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Michel Foucault’s concept of biopolitics has become one of today’s most compelling sociocultural theories informing study of the relationship between power and life. While Foucault deployed the concept in a number of writings,1 The History of Sexuality enunciates his basic notion of biopolitics well enough. In this widely-read work, Foucault recognizes the radical political change that occurred in the modern era, one in which “the ancient right to take life or let live was replaced by a power to foster life or disallow it to the point of death” (138). This politicization of life, he explains, mobilized “numerous and diverse techniques for achieving the subjugation of bodies and the control of populations” (140). Foucault thus defines biopolitics as the techniques of power that the modern era deployed in inducing docility in a living body. In Foucault’s view, the practice of biopolitics is centrally involved in the production of normalized bodies, a process that inevitably creates its marginalized Other: the abnormal.
Foucault’s notion of biopolitics offers a fruitful concept for investigating how politics shape our biological lives, relating to areas of study ranging from the history of the Holocaust to the commodification of our biological organs, and from the systematic slaughtering of nonhuman animals, to our ever-growing preoccupation with bodily health. Numerous scholars have invoked Foucault’s thought and considered the relevance of his theory of biopower for understanding problems that are particular to the modern age. However, Cary Wolfe’s Before the Law: Humans and Other Animals in a Biopolitical Frame is unique. While most contemporary scholars labor to resolve the problems that biopolitical discourses raise, Wolfe argues that the drive to seek such solutions is itself a biopolitical effect. As his title suggests, Wolfe claims that the discourse of biopolitics needs to be rethought: rather than seeking a solution to a problem it creates, biopower must be seen as the “frame” through which contemporary political injustices can be observed and examined.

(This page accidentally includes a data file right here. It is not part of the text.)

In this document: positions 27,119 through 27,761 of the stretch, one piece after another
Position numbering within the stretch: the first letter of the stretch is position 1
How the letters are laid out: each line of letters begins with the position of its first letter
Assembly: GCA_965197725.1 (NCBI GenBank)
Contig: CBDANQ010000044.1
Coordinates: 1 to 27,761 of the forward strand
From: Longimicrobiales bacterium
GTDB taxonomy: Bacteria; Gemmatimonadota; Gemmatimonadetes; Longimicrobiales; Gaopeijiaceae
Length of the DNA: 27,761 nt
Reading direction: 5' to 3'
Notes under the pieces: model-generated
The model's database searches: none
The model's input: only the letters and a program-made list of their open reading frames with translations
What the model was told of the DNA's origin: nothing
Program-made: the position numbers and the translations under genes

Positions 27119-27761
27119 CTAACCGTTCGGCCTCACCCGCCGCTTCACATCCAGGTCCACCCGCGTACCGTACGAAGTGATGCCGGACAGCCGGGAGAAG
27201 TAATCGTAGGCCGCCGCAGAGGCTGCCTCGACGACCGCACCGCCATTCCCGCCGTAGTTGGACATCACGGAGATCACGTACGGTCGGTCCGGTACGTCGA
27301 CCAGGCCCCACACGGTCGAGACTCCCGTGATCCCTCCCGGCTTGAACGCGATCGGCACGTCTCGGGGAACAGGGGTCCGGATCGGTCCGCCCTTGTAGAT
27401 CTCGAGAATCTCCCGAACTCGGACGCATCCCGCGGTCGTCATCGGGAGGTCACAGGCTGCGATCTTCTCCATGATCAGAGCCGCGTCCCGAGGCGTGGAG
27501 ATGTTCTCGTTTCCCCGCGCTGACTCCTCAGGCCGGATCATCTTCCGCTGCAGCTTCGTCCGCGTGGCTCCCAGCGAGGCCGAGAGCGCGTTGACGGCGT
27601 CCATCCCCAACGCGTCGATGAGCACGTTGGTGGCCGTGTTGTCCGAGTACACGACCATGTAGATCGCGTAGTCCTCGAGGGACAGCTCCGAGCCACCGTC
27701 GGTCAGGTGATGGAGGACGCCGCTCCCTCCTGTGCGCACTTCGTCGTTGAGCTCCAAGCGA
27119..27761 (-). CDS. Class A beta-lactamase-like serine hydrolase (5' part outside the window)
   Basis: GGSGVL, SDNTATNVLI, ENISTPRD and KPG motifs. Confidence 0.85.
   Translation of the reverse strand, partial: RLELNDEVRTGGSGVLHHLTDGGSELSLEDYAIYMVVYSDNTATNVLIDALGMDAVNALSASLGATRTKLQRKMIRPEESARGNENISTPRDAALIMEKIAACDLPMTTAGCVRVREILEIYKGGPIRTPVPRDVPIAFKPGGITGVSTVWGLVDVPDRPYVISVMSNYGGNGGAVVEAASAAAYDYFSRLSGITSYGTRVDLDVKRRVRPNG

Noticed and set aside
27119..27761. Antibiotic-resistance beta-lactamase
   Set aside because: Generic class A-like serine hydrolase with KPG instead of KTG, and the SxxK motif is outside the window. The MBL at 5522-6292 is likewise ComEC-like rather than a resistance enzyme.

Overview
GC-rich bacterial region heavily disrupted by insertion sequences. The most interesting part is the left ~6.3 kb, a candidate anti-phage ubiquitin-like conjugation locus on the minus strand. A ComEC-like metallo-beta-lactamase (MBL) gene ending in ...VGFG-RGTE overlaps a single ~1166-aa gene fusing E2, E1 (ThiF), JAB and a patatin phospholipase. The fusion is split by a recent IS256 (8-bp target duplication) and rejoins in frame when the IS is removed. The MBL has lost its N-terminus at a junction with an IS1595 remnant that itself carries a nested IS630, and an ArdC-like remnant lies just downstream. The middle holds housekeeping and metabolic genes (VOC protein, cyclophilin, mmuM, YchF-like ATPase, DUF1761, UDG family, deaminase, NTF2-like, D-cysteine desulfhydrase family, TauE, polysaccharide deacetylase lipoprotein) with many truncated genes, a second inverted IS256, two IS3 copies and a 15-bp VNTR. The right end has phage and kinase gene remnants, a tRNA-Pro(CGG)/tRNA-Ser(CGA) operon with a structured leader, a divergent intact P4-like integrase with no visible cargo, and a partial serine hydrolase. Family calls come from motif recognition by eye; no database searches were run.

Wolfe begins his study by working through one of biopolitical discourse’s fundamental concerns: the exclusionary relationship between human and nonhuman animals. Attributing this philosophical distinction to Martin Heidegger, Wolfe moves from Heideggerian Gestell (enframing), which separates human beings from the “authentic relationship to the natural world” and “to themselves” (4), to Jacques Derrida’s notion of the parergon, a figure that “separates the inside from the outside, the intrinsic and the extrinsic, and yet also serves to bridge them, making [End Page 176] them interdependent” (6). This theoretical move signals Wolfe’s methodological departure from prevalent understandings of the biopolitical. He is not so much interested in what should be inside and outside, but in the mechanism that distinguishes human and nonhuman animals. For Wolfe, this divide is the product of a legal system which functions in ways that inevitably demarcates the boundary that divides subjects of law from “others” who are not granted legal standing. Wolfe’s methodological shift recalls the crucial distinction Hannah Arendt draws between rights and the right to have rights and it is here that the meaning of his title—Before the Law – takes on significance. The formulation implies not just our condition as political subjects. Rather, it suggests a “‘before’ in the sense of that which is ontologically and/or logically antecedent to the law, which exists prior to the moment when the law […] enacts its originary violence, installs its frame for who’s in and who’s out” (8-9). Wolfe’s interest is here twofold: 1) to deconstruct the system that distinguishes between what is (and is not) human and 2) to imagine the existence of living beings before the law defines who they are.
Within this theoretical frame, Wolfe examines the current condition of the nonhuman animal as it is revealed in practices such as the systematic massacre of nonhuman animals at farms and in science laboratories, which many scholars view as systems of exclusion par excellence. In doing so, he engages the work of Giorgio Agamben, one of the contemporary world...